Animal Studies Bibliography

Harbrecht, Doug. 1993. Animals in the ad game. International Wildlife 23(6): 38-43.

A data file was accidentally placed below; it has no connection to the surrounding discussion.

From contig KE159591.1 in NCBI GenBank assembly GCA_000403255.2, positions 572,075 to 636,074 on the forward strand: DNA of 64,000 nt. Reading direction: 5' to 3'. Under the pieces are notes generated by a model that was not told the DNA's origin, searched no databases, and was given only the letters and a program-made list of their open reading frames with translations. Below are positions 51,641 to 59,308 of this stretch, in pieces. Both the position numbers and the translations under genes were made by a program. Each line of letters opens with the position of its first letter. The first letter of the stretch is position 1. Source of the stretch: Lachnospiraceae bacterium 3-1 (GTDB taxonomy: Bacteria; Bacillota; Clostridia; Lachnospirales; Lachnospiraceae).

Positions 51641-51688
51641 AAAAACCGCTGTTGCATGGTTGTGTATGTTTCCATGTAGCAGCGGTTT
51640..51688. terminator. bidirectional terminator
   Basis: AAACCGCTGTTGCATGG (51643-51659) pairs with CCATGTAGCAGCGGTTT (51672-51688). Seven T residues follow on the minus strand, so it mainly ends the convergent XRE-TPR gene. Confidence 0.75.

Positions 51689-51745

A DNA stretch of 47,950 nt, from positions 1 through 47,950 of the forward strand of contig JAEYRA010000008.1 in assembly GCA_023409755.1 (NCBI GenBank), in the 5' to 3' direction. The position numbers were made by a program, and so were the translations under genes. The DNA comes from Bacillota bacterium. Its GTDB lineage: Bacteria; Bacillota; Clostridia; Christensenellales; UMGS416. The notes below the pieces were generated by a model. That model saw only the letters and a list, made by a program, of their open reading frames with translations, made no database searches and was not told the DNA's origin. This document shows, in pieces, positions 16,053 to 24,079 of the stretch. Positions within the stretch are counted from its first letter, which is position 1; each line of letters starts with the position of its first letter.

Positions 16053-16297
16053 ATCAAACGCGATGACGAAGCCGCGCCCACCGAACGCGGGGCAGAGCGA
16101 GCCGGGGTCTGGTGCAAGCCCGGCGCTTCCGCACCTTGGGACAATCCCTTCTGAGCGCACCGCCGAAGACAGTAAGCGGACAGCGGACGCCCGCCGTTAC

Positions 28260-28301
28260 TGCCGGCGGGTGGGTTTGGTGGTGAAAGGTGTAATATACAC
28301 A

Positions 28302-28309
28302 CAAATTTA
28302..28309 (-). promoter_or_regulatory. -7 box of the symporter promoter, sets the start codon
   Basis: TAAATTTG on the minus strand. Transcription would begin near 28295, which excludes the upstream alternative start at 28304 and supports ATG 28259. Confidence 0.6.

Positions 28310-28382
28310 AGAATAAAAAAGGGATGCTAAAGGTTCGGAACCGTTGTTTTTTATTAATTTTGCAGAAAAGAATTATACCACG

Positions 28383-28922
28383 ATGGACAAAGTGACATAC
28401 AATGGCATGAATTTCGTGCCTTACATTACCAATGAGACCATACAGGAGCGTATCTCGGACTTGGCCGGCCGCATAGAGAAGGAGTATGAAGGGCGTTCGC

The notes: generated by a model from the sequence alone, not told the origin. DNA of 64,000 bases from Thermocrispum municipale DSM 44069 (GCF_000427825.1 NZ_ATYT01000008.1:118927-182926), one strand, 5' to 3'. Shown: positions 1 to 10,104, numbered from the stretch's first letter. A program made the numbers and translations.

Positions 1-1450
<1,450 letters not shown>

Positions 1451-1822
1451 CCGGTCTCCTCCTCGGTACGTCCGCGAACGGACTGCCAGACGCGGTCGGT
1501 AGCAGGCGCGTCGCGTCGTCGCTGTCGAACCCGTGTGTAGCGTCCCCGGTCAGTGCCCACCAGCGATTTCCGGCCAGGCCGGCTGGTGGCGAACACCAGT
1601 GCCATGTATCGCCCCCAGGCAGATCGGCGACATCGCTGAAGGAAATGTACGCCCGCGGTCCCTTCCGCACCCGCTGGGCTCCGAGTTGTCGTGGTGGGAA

Animals are widely used in advertising, but they are used to evoke human feelings and are not based on any actual link between the animals' real behavior and the product being advertised. Because of cultural differences in attitudes toward animals, however, one logo or campaign may be gold in one country and completely backfire in the next. This difference is due to both translation problems (e.g. in China Coca-Cola means bite the wax tadpole, and in Brazil, Pinto means small penis) and to different cultures liking and stigmatizing different animals (e.g. dogs sell well as man's best friend in many countries, but in Islamic countries they are dirty , and in other countries they are just food; bats and snakes are hated in many cultures but revered in others). Whatever a culture's preference for a particular animal, however, animals are useful and powerful symbols in all cultures. They give the product or company an air of high quality and recognition (42). Most animal use in ads is simple, offering simple symbolic connections (e.g. widespread use of the kangaroo in Australia). Some animals, including swans, elephants, and cats, especially lions and tigers, are popular in almost every culture. Animals can also be used to convey complex messages, as in ads promoting racial harmony and ads that teach about endangered species. Many companies are jumping on the endangered species bandwagon, adorning their products with animals like whales and eagles. The fact that the animals' behavior bears no relation to the product is of no consequence--all that matters is the image the animal conveys, and in most cultures, these images and emotions are not tied to actual animal behavior in the first place.


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